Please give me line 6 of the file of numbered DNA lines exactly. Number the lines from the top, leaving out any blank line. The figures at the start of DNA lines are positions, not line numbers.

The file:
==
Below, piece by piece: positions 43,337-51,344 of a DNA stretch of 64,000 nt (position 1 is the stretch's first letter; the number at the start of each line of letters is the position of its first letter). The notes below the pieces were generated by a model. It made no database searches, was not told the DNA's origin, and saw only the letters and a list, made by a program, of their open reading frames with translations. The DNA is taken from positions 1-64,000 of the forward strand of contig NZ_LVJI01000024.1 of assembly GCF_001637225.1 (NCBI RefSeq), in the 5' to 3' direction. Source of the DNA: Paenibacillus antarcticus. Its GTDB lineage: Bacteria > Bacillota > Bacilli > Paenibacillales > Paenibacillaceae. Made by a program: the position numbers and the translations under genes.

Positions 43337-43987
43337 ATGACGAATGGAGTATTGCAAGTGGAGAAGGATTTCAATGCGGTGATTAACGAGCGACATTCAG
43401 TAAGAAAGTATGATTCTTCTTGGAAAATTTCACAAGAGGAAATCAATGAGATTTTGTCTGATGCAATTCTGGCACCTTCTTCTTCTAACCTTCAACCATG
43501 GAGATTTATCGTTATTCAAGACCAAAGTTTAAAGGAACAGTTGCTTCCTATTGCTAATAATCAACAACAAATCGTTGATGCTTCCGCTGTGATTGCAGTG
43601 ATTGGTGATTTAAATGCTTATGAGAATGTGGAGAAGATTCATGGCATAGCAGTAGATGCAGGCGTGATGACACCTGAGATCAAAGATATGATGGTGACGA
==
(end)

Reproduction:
43601 ATTGGTGATTTAAATGCTTATGAGAATGTGGAGAAGATTCATGGCATAGCAGTAGATGCAGGCGTGATGACACCTGAGATCAAAGATATGATGGTGACGA